Some complain that this model undervalues data. A related criticism is that data is often gathered for a reason, and that reason involves wisdom and decision-making. Therefore, the pyramid may be more of a circle or cycle.

The DIKW Cycle

Some take issue with the simplicity of the DIKW model. It’s assumed that the transformation from data to wisdom goes quite smoothly, but there may be roadblocks and barriers in reality. For example, a person can be overwhelmed with the amount of data taken in and thus stuck at the bottom of the pyramid. There may be too little or too much time spent at certain levels. And in some cases, steps can be skipped, whether by accident or purposely.

It’s been suggested that the DIKW pyramid could be enhanced by adding a fifth section: the decision itself. This is because, in some situations, analytical processes and decision-making processes take place in parallel but never intersect. Adding this fifth step ensures that the processes come together and are thus more effective.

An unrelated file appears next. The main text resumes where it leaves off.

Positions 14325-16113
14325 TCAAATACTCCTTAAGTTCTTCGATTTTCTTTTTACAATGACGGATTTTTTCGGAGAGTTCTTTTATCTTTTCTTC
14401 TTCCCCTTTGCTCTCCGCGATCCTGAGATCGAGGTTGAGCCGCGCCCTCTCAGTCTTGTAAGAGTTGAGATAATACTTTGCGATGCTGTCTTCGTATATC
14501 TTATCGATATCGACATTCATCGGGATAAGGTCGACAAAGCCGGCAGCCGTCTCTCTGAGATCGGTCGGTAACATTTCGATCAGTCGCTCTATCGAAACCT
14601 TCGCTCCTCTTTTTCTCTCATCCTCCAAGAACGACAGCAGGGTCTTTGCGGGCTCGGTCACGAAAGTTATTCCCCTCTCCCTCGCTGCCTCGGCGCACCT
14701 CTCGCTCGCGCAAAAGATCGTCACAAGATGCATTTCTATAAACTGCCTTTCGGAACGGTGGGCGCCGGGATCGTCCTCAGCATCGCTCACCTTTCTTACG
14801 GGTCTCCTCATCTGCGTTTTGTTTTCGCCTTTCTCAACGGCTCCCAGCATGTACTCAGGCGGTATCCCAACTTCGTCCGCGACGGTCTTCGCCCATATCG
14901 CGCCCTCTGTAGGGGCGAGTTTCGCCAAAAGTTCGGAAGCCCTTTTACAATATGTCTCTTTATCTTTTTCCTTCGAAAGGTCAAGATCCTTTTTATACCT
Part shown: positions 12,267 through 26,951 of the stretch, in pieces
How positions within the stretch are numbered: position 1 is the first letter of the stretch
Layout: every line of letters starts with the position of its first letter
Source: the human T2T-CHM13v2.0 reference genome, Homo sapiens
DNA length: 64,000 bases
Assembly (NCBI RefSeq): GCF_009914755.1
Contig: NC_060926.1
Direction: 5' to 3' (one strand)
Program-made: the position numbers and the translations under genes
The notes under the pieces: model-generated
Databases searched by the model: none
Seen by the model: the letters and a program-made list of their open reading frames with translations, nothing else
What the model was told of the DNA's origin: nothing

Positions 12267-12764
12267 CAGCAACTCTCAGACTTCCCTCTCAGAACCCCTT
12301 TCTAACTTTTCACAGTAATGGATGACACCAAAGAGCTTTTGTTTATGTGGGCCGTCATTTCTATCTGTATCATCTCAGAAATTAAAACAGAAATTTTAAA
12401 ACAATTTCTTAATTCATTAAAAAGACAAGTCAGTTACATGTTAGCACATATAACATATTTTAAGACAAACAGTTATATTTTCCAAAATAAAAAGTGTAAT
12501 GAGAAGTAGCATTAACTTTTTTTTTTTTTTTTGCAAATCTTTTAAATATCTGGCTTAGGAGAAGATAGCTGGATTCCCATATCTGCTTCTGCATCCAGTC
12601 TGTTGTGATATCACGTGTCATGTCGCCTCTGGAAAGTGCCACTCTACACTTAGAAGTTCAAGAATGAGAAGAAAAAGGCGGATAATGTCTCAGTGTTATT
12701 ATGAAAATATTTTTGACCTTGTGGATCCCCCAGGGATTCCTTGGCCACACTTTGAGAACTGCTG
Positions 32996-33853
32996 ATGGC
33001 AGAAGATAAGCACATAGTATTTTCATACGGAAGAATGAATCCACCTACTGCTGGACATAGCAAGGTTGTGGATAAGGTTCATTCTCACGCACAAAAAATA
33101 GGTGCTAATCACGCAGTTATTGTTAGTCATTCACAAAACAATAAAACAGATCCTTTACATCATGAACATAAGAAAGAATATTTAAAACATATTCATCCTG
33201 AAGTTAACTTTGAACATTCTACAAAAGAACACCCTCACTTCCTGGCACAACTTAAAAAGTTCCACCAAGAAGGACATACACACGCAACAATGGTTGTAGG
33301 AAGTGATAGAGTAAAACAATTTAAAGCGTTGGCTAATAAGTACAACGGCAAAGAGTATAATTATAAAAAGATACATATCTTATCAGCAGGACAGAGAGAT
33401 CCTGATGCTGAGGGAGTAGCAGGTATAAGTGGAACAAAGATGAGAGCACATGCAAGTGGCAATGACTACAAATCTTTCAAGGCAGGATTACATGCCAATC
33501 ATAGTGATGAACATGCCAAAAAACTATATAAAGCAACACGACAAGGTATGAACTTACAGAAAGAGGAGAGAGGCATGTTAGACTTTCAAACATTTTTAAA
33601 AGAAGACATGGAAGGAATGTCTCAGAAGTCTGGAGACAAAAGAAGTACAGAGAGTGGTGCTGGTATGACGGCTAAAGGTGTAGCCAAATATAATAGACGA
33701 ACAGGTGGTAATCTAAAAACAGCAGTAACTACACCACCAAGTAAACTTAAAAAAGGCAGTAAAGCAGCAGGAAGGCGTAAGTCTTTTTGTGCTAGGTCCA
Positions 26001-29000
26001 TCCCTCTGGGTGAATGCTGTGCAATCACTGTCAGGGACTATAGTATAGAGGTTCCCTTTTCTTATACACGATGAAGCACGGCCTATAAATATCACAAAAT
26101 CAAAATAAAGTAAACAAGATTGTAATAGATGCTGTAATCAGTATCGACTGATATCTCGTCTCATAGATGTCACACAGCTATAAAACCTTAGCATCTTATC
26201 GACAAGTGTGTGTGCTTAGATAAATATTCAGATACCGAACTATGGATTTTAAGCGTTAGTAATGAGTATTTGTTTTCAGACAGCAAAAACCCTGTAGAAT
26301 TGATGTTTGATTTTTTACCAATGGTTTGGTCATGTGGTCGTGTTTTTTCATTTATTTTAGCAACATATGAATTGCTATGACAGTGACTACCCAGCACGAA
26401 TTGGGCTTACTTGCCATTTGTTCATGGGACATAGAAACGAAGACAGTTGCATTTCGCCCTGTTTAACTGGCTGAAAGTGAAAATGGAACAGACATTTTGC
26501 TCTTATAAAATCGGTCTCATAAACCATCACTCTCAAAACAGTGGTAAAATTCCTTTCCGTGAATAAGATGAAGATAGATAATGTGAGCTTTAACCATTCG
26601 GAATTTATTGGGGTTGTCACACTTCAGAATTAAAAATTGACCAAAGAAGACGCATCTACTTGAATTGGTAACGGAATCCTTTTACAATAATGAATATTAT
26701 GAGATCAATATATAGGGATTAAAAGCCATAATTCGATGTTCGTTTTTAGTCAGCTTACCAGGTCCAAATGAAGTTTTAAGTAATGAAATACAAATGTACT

Unlock the Opportunity with Technology Procurement Group

Telecom and IT procurement can be challenging, and if you’re not an expert, it can be hard to know whether you’re getting the best deal for your company.

Whether you’re stuck on strategy or having a hard time determining which vendor will be the best fit, TPG is here to assist you.

Not only do we offer telecom procurement strategy consulting and IT procurement services, but we can also provide telecom expense management, wireless expense management, RFP management, wireless expense reduction services, and telecom contract negotiation.

Ready to work with us, or interested in getting more information? Call us at 1-888-449-1580, email us at, or fill out the simple form on the Contact Us page. We look forward to working with you!